Troubling Statistics on Teen Mental Health

Depressed teen huddled in corner

Credit: Wikipedia

American Teens Are Struggling with Mental Health Issues in Alarming Numbers

Adolescents today have a reputation for being more fragile, less resilient and more overwhelmed than their parents were when they were growing up. Parents, teachers and mental health experts are searching for the reasons and have come up with a few possible factors that may be contributing to this emotionally complex generation of young people.

“They are the post- 9/11 generation, raised in an era of national and economic insecurity,” said Susanna Schrobsdorff in the Time magazine article, ”The Kids Are Not All Right,” published in October 2016. “They’ve never known a time when terrorism and school shootings weren’t the norm. They grew up watching their parents weather a severe recession, and perhaps most important, they hit puberty at a time when technology and social media were transforming society.”

Our nation and the global society are in the midst of dramatic international tension and social change, so it may be too soon to understand the specific reasons why so many young people are facing mental health issues.

Troubling Statistics on Teen Mental Health

Increasingly large numbers of teenagers are struggling with psychological troubles. Anxiety and depression in high school kids has been on the rise since 2012. The problem cuts across all demographics, from suburban to urban to rural, and affects those who are college-bound and those who are not.

“If you wanted to create an environment to turn out really angsty people, we’ve done it,” said Janis Whitlock, director of the Cornell Research Program on Self-Injury and Recovery. “It’s that they’re in a cauldron of stimulus they can’t get away from, or don’t want to get away from, or don’t know how to get away from.”

More than six million teens have an anxiety disorder, based on statistics from the Institute of Mental Health. And only about 20 percent of teens with a diagnosable anxiety disorder get treatment, according to The Child Mind Institute.

In 2015, about three million teenagers between 12 and 17 had one major depressive episode during the past year, according to the U.S Department of Health and Human Services.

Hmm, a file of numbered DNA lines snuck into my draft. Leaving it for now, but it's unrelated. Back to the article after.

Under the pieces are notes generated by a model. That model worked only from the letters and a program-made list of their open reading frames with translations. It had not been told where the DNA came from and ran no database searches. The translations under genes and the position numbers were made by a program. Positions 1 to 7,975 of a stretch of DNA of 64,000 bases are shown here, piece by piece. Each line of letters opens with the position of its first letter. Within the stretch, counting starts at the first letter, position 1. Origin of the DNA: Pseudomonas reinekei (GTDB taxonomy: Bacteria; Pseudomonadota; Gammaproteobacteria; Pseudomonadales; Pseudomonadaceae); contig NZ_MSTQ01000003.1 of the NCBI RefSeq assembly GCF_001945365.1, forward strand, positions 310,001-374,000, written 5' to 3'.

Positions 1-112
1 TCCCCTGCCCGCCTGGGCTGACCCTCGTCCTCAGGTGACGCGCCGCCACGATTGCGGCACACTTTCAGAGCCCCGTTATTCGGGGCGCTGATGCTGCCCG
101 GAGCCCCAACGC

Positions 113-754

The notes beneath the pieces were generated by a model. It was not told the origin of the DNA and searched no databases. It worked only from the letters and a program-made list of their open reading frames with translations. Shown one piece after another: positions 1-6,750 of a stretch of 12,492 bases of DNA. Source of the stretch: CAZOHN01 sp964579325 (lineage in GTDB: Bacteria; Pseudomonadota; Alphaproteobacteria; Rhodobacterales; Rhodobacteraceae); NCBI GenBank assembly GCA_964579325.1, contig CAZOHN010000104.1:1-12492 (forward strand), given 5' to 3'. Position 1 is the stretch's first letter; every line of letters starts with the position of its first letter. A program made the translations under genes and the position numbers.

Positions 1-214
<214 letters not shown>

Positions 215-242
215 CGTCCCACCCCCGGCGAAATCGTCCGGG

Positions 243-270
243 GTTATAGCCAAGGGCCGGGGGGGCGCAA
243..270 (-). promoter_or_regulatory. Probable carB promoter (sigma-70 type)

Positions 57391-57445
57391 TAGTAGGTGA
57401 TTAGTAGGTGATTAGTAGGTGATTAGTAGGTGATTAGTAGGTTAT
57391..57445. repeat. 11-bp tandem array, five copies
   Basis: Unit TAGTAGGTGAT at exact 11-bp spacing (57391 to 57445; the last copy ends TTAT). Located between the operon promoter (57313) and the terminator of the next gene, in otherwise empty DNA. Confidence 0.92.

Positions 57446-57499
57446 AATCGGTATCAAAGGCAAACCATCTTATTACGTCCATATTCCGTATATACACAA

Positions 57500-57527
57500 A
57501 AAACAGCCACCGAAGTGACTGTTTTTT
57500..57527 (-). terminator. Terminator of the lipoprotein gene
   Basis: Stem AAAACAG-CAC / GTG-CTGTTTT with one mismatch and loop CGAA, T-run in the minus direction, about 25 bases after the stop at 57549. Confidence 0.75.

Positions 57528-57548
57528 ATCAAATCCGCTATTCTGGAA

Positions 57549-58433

Stress Factors Affecting Kids

Technology that keeps kids connected 24/7, often to people they don’t really know, sometimes to troubling situations or bullying, is one likely stressor. But Instagram, Facebook and obsessive connections to Smartphones can’t be blamed for all the mental health issues.

School pressures on the academic and social levels take their toll. Young people are often encouraged to work toward their dreams, but some say there are too many pressures pushing them toward inner contradictions. For instance, Allison Heyland, an 18-year-old recent high school graduate in Maine told Time that, “I feel like it is really less realistic for you to go after your dream job today. You are more apt to go do a job that you don’t really like because it pays better and you’ll be in less debt.”

The stresses are affecting younger and younger students. Ellen Chance, co-president of the Palm Beach School Counselor Association, said online bullying is affecting kids as early as fifth grade.

“I couldn’t tell you how many students are being nasty to each other over Instagram or Snapchat,” said Chance. “I’ve had cases where girls don’t want to come to school because they feel outcast and targeted.”

Sometimes parents can be unaware of how distressed their child actually is, or if they are aware, what to do about it.

5 Steps to Help Teenagers Clarify and Deal with Mental Health Issues

  1. Talk About the Real Stuff – It’s important for parents to talk about subjects beyond schedules, school and chores. Make time to have more general conversations about what teens want to do, their dreams, issues that come up that may be confusing. Keep the door open and let them bring up topics.
  2. Avoid Getting Angry – When a teenager hides something or gets into trouble, a parent’s first response is often anger or punishment. Parents can learn more about what’s really going on by trying compassion and saying something like, “We can talk about what’s going on, if want to” or “Is there something I can do to help?”
  3. Keep a Balance between Space and Attention – Growing and separating from parents is a natural part of the development of teenagers. Keep an eye on their activities and be alert to changes in behavior that may be of concern, while at the same time showing an interest in who they are becoming as an individual.
  4. Get Help if it Seems Necessary – Don’t let things that concern you go too far. Talk with a counselor, doctor of therapist, so you can understand and work things out earlier rather than later.
  5. Treat the Whole Family – No teenager lives in a vacuum and family dynamics have an influence. Something at home could be causing stress and talking it over with a family counselor can go a long way toward creating healthy relationships as the teenager navigates these critical years.

References

Schrobsdorff, Susanna, “The Kids Are Not All Right,” Time, Oct. 27, 2016

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